Canon 5D Mark III vs G7X
The Canon EOS 5D Mark III and the Canon PowerShot G7 X are two digital cameras that were revealed to the public, respectively, in March 2012 and September 2014. The 5D Mark III is a DSLR, while the G7X is a fixed lens compact. The cameras are based on a full frame (5D Mark III) and an one-inch (G7X) sensor. The 5D Mark III has a resolution of 22.1 megapixels, whereas the G7X provides 20 MP.
Below is an overview of the main specs of the two cameras as a starting point for the comparison.
Going beyond this snapshot of core features and characteristics, what are the differences between the Canon EOS 5D Mark III and the Canon PowerShot G7 X? Which one should you buy? Read on to find out how these two cameras compare with respect to their body size, their imaging sensors, their shooting features, their input-output connections, and their reception by expert reviewers.
The side-by-side display below illustrates the physical size and weight of the Canon 5D Mark III and the Canon G7 X. The two cameras are presented according to their relative size. Three consecutive perspectives from the front, the top, and the back are available. All width, height and depth dimensions are rounded to the nearest millimeter.
If the front view area (width x height) of the cameras is taken as an aggregate measure of their size, the Canon G7 X is considerably smaller (65 percent) than the Canon 5D Mark III. It is worth mentioning in this context that the 5D Mark III is splash and dust resistant, while the G7X does not feature any corresponding weather-sealing.
The above size and weight comparisons are to some extent incomplete and possibly misleading, as the G7X has a lens built in, whereas the 5D Mark III is an interchangeable lens camera that requires a separate lens. Attaching the latter will add extra weight and bulk to the setup. You can compare the optics available for the 5D Mark III and their specifications in the Canon EF Lens Catalog.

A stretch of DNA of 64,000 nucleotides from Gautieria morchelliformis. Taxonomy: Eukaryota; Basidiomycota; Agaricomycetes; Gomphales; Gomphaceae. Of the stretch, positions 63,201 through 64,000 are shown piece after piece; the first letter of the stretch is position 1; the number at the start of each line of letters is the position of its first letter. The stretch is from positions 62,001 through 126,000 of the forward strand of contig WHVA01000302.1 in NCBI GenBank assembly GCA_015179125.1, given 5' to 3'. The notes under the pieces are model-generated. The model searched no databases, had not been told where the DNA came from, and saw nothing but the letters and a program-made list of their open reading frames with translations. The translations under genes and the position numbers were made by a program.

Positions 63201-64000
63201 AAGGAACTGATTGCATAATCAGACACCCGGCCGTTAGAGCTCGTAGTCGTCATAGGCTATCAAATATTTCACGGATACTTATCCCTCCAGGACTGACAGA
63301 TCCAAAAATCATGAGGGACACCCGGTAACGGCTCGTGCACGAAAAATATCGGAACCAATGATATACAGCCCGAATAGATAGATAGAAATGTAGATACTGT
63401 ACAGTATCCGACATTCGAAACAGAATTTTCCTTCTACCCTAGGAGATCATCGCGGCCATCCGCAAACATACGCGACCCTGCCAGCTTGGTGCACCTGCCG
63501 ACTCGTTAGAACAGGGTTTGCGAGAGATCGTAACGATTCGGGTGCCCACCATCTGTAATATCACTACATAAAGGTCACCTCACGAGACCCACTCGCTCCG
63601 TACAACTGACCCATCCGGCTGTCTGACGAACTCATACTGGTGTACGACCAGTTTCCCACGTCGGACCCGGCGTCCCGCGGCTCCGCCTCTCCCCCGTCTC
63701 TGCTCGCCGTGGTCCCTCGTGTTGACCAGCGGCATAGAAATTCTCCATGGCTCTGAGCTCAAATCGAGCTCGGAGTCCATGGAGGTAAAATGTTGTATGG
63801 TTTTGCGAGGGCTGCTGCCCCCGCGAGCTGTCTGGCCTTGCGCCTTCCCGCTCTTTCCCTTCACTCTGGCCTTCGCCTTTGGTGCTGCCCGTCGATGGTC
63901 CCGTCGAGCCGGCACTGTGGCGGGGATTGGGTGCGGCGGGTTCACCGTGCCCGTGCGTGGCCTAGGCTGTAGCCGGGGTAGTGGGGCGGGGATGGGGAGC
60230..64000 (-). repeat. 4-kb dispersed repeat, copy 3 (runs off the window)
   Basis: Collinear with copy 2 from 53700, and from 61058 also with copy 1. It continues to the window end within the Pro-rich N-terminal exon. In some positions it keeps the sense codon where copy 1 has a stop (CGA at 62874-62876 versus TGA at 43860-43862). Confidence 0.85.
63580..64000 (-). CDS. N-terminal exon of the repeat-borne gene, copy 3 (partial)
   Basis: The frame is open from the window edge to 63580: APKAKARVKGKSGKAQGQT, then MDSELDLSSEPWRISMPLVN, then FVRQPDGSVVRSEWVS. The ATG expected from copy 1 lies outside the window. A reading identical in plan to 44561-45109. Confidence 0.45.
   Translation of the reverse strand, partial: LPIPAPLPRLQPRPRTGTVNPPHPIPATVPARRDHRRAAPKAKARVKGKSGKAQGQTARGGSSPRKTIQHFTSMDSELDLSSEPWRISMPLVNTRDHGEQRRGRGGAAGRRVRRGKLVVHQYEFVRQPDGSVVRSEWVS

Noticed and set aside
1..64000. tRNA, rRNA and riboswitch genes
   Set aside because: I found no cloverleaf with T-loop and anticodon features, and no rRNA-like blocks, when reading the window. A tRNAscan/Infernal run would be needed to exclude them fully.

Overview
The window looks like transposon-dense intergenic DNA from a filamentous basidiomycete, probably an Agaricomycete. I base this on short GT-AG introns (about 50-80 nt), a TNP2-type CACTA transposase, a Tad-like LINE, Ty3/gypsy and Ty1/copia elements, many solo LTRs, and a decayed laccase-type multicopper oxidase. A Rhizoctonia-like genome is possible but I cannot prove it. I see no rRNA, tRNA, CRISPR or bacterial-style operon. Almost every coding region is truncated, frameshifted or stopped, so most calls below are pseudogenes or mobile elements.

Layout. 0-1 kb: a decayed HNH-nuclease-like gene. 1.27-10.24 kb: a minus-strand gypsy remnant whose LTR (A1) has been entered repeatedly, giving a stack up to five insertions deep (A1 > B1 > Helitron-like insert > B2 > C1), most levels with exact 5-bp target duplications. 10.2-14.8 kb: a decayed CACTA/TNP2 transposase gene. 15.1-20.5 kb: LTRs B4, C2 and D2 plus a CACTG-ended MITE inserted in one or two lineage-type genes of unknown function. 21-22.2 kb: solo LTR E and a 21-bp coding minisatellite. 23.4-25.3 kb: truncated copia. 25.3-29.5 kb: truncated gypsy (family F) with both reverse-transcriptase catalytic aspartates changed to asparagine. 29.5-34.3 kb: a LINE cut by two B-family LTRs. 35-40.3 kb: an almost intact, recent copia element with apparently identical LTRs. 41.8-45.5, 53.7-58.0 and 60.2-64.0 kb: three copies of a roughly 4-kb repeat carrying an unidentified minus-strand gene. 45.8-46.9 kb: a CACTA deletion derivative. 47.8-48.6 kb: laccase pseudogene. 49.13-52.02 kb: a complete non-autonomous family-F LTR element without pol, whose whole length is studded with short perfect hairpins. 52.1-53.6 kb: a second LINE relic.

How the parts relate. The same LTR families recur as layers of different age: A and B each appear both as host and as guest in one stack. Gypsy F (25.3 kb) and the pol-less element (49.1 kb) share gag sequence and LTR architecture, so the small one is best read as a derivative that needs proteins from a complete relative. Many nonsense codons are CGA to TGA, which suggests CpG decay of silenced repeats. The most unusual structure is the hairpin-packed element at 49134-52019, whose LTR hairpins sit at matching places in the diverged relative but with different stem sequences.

The adjacent table lists the principal physical characteristics of the two cameras alongside a wider set of alternatives. In case you want to display and compare another camera duo, you can use the CAM-parator app to select your camera combination among a large number of options.
|1.||Canon 5D Mark III||152 mm||116 mm||76 mm||950 g||950||Y||Mar 2012||3,499||ebay.com|
|2.||Canon G7 X||103 mm||60 mm||40 mm||304 g||210||n||Sep 2014||699||ebay.com|
|3.||Canon 6D Mark II||144 mm||111 mm||75 mm||765 g||1200||Y||Jun 2017||1,999||amazon.com|
|4.||Canon 1D X Mark II||158 mm||168 mm||83 mm||1530 g||1210||Y||Feb 2016||5,999||ebay.com|
|5.||Canon 5D Mark IV||151 mm||116 mm||76 mm||890 g||900||Y||Aug 2016||3,499||amazon.com|
|6.||Canon G7 X Mark II||106 mm||61 mm||42 mm||319 g||265||n||Feb 2016||699||ebay.com|
|7.||Canon 5DS||152 mm||116 mm||76 mm||930 g||700||Y||Feb 2015||3,699||amazon.com|
|8.||Canon 5DS R||152 mm||116 mm||76 mm||930 g||700||Y||Feb 2015||3,699||amazon.com|
|9.||Canon G5 X||112 mm||76 mm||44 mm||353 g||210||n||Oct 2015||799||ebay.com|
|10.||Canon M3||111 mm||68 mm||44 mm||366 g||250||n||Feb 2015||679||ebay.com|
|11.||Canon 7D II||149 mm||112 mm||78 mm||910 g||670||Y||Sep 2014||1,799||ebay.com|
|12.||Canon 70D||139 mm||104 mm||79 mm||755 g||920||Y||Jul 2013||1,199||ebay.com|
|13.||Canon 6D||145 mm||111 mm||71 mm||770 g||1090||Y||Sep 2012||2,099||ebay.com|
|14.||Canon 5D Mark II||152 mm||114 mm||75 mm||850 g||850||Y||Sep 2008||3,499||ebay.com|
|15.||Canon 5D||152 mm||113 mm||75 mm||895 g||400||Y||Aug 2005||3,299||ebay.com|
|16.||Sony RX100 III||102 mm||58 mm||41 mm||290 g||320||n||May 2014||799||ebay.com|
|17.||Sony RX100 II||102 mm||58 mm||38 mm||281 g||350||n||Jun 2013||749||ebay.com|